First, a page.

Earlier this fall in the midst of prepping our fall collection I sat down for coffee with Meg and Haley from the Seamwork/Colette team. I gave them a sneak peak of the new collection, we caught up about our latest sewing projects and talked about this amazing community! In chatting about our favorite fabrics to sew with during the fall season, we all agreed that we are crazy for sweater knits! Not a surprise really, it is no secret I love knits and couple that with something soft, cozy and warm and it is game over—sew all the things!
Meg gave me a little teaser that one of Seamwork’s December patterns would be a cozy coatigan, something already on my sewing list! In discussing some possible fabric options, we talked about I look for when buying sweater knits for our shop and what in turn sewers should watch for in their own shopping. Meg took parts of this discussion and turned it into a handy resource for readers in December’s Winter Issue of Seamwork. Check out some of our tips and tricks for shopping and sewing with sweater knits HERE.
Not long after our meeting I stumbled across this amazing coatigan on Anthropology, one of my favorite sources for inspiration, listed for a whopping $228. Not only did we have a very similar fabric in our new collection, it also would the perfect ultra-cozy, neutral coatigan to add to my winter wardrobe and I could make it for a faction of the price!
Ready with my inspiration and fabric choice, I took Seamwork’s Jill coatigan and set off to create my own version of this look. Based on my measurements and the look I was going for, the Seamwork team recommended I sew up a size Small, which matched up best with my bust measurement. The relaxed fit of this pattern makes it very forgiving through the waist and hips.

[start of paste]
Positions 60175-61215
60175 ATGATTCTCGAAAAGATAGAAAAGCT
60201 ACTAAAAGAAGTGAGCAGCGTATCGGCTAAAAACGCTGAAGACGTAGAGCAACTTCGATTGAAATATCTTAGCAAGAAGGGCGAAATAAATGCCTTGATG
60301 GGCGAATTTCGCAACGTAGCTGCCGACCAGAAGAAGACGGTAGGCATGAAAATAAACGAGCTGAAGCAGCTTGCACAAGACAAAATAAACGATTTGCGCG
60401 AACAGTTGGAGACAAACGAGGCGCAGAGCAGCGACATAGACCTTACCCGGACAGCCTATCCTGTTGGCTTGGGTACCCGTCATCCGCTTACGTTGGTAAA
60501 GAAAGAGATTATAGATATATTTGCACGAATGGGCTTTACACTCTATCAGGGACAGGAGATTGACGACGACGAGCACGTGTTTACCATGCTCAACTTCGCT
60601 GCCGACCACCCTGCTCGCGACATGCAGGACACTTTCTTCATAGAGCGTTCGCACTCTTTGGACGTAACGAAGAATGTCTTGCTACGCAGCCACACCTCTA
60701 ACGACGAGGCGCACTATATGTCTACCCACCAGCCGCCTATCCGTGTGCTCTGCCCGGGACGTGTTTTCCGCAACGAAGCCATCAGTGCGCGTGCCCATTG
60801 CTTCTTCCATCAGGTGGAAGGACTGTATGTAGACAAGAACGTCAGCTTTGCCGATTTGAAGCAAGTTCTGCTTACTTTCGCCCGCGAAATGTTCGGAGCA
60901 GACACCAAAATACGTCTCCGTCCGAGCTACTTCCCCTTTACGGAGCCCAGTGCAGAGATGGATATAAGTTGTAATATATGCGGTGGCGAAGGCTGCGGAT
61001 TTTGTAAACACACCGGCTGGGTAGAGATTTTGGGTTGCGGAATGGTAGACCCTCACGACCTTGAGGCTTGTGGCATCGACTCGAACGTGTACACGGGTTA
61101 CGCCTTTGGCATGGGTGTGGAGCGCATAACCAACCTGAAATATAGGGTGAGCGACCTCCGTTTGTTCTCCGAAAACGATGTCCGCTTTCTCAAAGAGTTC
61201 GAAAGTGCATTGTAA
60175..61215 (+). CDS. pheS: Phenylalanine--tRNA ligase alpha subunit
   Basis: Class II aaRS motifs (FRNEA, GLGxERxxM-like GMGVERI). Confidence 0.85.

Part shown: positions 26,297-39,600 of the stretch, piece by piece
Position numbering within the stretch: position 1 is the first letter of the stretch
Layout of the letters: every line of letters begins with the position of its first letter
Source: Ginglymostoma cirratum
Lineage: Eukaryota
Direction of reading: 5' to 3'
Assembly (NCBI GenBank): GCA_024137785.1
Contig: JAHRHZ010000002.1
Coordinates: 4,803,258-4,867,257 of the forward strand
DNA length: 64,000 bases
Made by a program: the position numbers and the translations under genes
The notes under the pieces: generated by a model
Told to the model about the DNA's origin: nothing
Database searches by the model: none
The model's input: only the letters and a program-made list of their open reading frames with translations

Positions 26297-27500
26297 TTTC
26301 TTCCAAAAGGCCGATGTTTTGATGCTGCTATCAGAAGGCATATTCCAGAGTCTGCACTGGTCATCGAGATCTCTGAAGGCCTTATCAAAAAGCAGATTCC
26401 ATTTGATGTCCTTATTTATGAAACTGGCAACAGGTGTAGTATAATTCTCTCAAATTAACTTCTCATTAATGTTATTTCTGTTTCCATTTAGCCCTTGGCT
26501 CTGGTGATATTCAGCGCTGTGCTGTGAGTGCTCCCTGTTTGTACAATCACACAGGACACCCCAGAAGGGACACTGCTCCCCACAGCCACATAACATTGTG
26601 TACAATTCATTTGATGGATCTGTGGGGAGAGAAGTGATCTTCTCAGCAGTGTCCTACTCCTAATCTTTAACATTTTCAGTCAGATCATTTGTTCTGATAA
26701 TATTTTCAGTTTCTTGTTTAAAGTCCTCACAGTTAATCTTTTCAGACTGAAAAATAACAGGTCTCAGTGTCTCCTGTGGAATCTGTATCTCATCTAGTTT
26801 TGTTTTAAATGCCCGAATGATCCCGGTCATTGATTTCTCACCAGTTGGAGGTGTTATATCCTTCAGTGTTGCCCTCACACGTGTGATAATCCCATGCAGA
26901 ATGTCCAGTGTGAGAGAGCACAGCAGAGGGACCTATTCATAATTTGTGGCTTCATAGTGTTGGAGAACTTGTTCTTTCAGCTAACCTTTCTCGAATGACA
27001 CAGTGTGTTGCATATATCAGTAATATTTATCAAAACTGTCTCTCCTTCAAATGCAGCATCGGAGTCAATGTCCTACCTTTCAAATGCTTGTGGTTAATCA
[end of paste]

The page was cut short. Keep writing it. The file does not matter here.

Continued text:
Keeping my fabric choice in mind, I decided to make my version of Jill a bit shorter to keep it looking more like a cardigan and less like a robe. In talking with Meg and Haley this chunky boucle sweater knit affectionately became know as the “lamby” sweater knit since it almost feels like being cuddled up with a fuzzy lamb. I didn’t want this “lamby” coatigan too look too much like loungewear when I got it done.
To shorten the length I took out about 3″ from either side of the lengthen/shorten lines given on the body pattern pieces. I also moved up the back seam split and markings up so that it would remain the same size. Other than that, I didn’t make any other changes to the pattern. The directions were clear and easy to follow. I debated between “pockets” or “no pockets” but “pockets” won out and I am glad they did! Probably the best part about sewing up this fabric is that all the seams magically disappear into the knobby texture of the knit. Great for the overall look, horrible if you need to rip anything out!
In keeping with the look from my inspiration, I added a waist tie to my Jill coatigan. I cut a 6″ strip the full width of the fabric and created a tube by folding it in half and stitching it right sides together. To finish off the ends, I turned my “tube” right side out and tucked the ends in at each end by about 1/2″ and topstitched across them. Voila—a wide waist tie! I could have added some loops to both side seams but decided I would either be wearing the coatigan open (no tie) or tied and wouldn’t need holders for the tie for something in between. Totally an easy addition if I change my mind later!
I love how my Jill coatigan turned out! This was the perfect fabric/pattern pairing and it is just as cozy as I imagined it would be. The texture of the fabric is also a great choice for this minimalist pattern—it truly lets the fabric shine. I might have left it a couple of inches longer, but the shorter length will probably be more wearable in the long run. I sewed up the whole project start to finish in one afternoon which is another big plus for this sort of outerwear hybrid. It isn’t a project that is going to tax both your time and your patience—a great pattern choice for someone just venturing into sewing their own coats! Did I also mention this project saved me over $150 by sewing my own? Not bad for an afternoon of sewing!